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Lock and Key Theory vs Induced Fit Model

Discussion in 'MCAT Study Question Q&A' started by Sjs1234, Dec 25, 2009.

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  1. Sjs1234

    Sjs1234

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    I am reading EK Bio and this confused me.

    In the text it says for the lock and key theory:
    "In this theory, the active site of the enzyme has a specific shape like a lock that only fits a specific substrate, the key. The lock and key model explains some but not all enzymes"

    For induced fit it says:
    "In a second theory called the induced fit model, the shape of both the enzyme and the substrate are altered upon binding"

    Now both of these makes sense, but I thought these two went hand in hand. In that, a substrate must have the right shape to fit in the active site, and that once it fits into the active site it is changed by the enzyme in someway to help quicken the reaction. This makes it seem like these are two separate theories.

    Also, how does the lock and key model not explain all enzymes, how can the substrate and enzyme NOT fit together, if they do not have complementary shapes that fit.

    thanks
  2. PiBond

    PiBond Call me Bond...PiBond

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    The reason the lock and key theory cannot explain all enzymes is that it does not explain how an active site that perfectly accommodates substrates could also accommodate products before they are released from the enzyme.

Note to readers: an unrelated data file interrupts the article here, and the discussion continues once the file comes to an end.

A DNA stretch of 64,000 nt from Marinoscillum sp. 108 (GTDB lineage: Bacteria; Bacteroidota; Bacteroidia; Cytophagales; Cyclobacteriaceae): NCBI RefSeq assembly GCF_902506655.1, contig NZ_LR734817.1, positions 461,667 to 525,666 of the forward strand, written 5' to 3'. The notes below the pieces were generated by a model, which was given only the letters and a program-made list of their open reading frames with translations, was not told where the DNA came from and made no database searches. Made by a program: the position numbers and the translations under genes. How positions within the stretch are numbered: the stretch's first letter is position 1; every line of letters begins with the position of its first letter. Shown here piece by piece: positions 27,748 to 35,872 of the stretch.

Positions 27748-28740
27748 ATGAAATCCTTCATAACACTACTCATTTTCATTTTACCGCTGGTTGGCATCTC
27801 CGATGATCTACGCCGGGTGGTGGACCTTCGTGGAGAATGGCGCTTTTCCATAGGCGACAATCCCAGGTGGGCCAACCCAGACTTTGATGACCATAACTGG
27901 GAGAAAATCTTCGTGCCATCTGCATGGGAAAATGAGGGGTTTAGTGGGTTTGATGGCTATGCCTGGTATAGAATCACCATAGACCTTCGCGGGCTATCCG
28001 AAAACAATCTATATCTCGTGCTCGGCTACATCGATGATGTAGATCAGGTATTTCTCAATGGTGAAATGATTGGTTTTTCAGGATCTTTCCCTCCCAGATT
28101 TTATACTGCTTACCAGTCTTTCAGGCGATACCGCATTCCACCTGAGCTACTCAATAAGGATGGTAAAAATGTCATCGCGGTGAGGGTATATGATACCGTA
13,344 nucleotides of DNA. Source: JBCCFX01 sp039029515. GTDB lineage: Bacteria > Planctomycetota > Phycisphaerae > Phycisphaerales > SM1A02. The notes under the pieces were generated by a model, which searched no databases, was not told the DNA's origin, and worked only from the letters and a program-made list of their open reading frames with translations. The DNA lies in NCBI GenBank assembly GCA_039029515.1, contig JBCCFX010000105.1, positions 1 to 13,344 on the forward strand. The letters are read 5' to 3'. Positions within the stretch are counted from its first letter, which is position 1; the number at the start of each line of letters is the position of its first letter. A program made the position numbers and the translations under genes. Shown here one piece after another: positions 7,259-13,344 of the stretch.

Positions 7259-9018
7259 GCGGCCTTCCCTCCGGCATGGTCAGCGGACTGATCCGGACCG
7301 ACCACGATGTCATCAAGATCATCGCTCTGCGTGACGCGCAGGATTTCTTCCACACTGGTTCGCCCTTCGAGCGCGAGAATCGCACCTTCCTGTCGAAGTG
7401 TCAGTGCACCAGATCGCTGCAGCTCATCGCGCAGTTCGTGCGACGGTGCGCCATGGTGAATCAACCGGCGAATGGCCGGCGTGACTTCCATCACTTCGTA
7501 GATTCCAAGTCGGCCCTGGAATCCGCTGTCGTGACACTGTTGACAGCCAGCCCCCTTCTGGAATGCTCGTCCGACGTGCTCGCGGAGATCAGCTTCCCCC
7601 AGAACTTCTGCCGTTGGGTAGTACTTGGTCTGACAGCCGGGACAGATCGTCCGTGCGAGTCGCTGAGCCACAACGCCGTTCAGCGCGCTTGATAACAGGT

Lock and key and induced fit theories are separate ideas that help to explain active site specificity (which is the real take-home message for the MCAT).
  3. loveoforganic

    loveoforganic -Account Deactivated-

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    Not exactly. Proteins work by providing stabilizing binding sites (either through covalent, electrostatic, or hydrogen bonds) for a certain arrangement of atoms. Lock and key theory states that this arrangement of atoms matches the reactants of the reaction. However, if that were the case, binding of the reactants to the protein would cause a decrease in dG with no progress forward - in fact, it would raise activation energy. Induced fit theory, on the other hand, states that the arrangement of atoms matches the transition state of the reaction. Thus, binding of the reactants to the protein do not result in a significant drop in dG. The activation energy to reach the transition state is significantly lowered however, allowing those reactants to more easily progress to product.
  4. PiBond

    PiBond Call me Bond...PiBond

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    True. I was just answering the OP's last question regarding why lock-and-key cannot explain all enzymes. Essential Biochemistry by Pratt and Cornely confirm both of our answers.
  5. RogueUnicorn

    RogueUnicorn rawr.

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    great answer, loveofallthatisunholy

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